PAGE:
► 2023’s BMW 7-series revealed
► Will be PHEV-only in the UK market
► All of the tech of the i7, but with an engine
BMW’s new 7-series has finally arrived. The new luxury executive car is designed to take on the cream of the crop from premium car makers the world over, and BMW’s stepping up to the plate with a significantly strong offer.
Specifically for the UK market, the new 7er will arrive as a plug-in hybrid only, even if the car’s clever platform can also take on pure combustion engine variants and a pure-electric version in the i7.
Read more about the new BMW i7 here
I need a moment to take it all in…
It’s certainly in-your-face, isn’t it? At least from the front end, and in this grey and black two-tone colour of these images – a customisation option that’s a first for BMW’s executive saloon. The 7-series also comes in only one wheelbase option, unlike some previous generations.
Obviously, the most notable design area is the new front end. A typically massive (for BMW, anyway) grille is flanked by split matrix LED headlights. The upper lights act as the DRLs and indicators and are bejewelled with Swarovski crystals, while the lower deck is for the main headlight beams.
Beyond the brash front end, though, the 7-series is relatively plain down each side and features a rear end that’s beset with bulges, creases and a chrome strip sitting between the rear light clusters. There are two trim lines: Excellence and M Sport. Only the M Sport trim will feature rear exhausts, and you can spec wheels that look very much like those seen on the M3 and M4 Competition models.
What’s it like inside?
Palatial but futuristic, we’d say. There are many elements from the iX in here, including the two-spoke steering wheel, curved display and crystal elements like the seat adjusters and the iDrive controller. And, much like the iX, the materials on offer here are top notch, including cashmere wool fabrics as well as BMW’s trad Merino leathers.
But the biggest distinguishing feature on the dashboard is the ‘Interaction Bar’ – a backlit, glass-like panel that stretches the width of the entire dashboard, incorporating the few remaining physical switches. And even then, most aren’t physical anyway, as BMW opts for a pressure pad-like effect. The ambient lighting can change colour depending on your own settings, and it reacts to inputs and what’s going on around it with various animations. Among those animations, the central area of the bar will flash when you’re being called, for example.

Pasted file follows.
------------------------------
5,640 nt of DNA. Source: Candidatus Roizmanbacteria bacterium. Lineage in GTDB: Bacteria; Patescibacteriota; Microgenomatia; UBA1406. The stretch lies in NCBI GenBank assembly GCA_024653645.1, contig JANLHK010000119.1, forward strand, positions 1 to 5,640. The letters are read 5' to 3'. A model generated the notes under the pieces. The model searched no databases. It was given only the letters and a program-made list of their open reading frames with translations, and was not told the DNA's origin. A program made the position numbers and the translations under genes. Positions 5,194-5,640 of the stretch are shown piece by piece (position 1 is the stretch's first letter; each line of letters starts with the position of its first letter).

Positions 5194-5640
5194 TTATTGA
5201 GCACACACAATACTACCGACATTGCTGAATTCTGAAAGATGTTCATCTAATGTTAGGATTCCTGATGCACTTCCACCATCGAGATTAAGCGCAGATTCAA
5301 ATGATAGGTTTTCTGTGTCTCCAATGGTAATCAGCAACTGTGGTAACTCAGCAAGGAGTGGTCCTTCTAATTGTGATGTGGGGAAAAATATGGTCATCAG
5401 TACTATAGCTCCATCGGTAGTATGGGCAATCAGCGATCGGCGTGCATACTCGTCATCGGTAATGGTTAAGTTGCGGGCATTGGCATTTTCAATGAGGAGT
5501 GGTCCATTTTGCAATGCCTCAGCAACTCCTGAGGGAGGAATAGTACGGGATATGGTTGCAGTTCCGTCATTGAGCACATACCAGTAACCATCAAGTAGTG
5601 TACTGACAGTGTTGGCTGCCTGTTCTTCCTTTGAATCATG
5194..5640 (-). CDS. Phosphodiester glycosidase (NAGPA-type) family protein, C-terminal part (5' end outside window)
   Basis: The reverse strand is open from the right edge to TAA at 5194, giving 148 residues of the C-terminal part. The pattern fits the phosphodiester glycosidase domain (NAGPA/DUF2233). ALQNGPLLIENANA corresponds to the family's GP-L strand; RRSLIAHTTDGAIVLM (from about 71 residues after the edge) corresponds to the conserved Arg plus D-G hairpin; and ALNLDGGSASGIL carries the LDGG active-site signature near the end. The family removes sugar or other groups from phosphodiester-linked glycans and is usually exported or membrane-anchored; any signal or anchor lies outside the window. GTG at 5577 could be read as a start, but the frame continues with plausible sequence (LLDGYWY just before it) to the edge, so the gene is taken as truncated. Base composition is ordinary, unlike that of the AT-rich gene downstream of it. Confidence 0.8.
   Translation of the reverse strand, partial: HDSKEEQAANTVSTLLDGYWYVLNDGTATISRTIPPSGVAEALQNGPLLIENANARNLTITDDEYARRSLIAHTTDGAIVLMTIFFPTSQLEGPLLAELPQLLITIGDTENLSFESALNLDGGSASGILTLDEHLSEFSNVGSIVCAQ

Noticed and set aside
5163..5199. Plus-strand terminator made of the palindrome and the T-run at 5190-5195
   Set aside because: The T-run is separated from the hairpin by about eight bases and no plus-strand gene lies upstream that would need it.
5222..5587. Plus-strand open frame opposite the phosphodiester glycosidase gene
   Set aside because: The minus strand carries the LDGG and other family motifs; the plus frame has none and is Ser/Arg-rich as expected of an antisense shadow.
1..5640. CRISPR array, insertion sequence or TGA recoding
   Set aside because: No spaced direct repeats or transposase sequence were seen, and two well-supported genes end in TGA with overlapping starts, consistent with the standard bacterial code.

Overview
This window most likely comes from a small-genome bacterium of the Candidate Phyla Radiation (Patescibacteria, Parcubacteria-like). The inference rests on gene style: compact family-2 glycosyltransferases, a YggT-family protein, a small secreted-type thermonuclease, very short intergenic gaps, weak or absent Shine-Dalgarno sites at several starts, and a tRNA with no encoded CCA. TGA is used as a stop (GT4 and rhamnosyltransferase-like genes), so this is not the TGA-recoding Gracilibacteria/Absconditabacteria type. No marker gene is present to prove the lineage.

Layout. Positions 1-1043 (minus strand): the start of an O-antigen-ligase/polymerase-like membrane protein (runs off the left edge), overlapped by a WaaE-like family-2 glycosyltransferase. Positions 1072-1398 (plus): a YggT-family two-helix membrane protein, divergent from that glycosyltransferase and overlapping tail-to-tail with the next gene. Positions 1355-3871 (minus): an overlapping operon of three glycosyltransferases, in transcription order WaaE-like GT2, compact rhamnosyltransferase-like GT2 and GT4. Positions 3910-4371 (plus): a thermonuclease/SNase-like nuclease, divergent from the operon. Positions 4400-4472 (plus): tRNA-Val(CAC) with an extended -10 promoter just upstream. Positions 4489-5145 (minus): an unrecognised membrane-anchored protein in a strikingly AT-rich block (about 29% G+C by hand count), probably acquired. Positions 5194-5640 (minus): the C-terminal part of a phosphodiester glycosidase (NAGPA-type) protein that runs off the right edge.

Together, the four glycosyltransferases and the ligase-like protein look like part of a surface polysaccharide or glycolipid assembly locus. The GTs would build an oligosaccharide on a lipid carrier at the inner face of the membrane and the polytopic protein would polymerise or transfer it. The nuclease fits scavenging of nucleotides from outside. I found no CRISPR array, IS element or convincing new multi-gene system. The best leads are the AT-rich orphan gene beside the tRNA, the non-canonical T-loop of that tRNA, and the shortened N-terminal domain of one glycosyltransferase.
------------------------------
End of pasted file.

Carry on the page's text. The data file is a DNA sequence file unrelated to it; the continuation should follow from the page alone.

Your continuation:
The 7-series features tech like automatic doors that open and close with a button press and four-zone climate control. Elsewhere, you can spec a Bowers and Wilkins diamond audio system with illuminated tweeters, as well as an ‘executive lounge’ package that features a reclining rear seat with footrest – BMW says you can achieve a torso angle of 42.5º when it’s fully deployed. But the most notable tech innocation must be the wild (and optional) new Theatre Screen system.
What on earth is that?!
A huge 31.3-inch 8K touchscreen folds down from the ceiling, and it uses Amazon Fire TV to give you access to loads of streaming services on the go. But it’s not just a big screen; there are touchscreen remotes in the door panels, a 655-watt, 18-speaker Bowers and Wilkins surround sound audio system and there’s a blackout curtain for the rear window. You can even include ‘seat exciters’ – points within the seat that vibrate and pulse with loud sounds.
What engines can I get in the new 7-series?
BMW’s announced petrol and diesel straight-sixes, as well as a petrol V8. But none of these are destined for the UK; a 730d will be available in Continental Europe, but other engines like the 750i are largely designed for the North American and Chinese markets.
Here in the UK we’re privy to the 483bhp 750e xDrive and the 563bhp M760e xDrive (pictured) only. Both of these use a straight-six petrol engine and an 18.7kWh battery pack. Performance specs are to be announced for these models, but BMW says both versions are capable of up to 50 miles of e-range. Every 7-series utilises air suspension and rear-wheel steering as standard.
When can I buy a new 7-series in the UK?
BMW is rolling out the i7 EV first but, if you’re not bothered by that, the 750e and M760e versions will hit dealers in early 2023. Prices aren’t known just yet, but expect the entry point to clock in at around £95k.
Read our BMW reviews here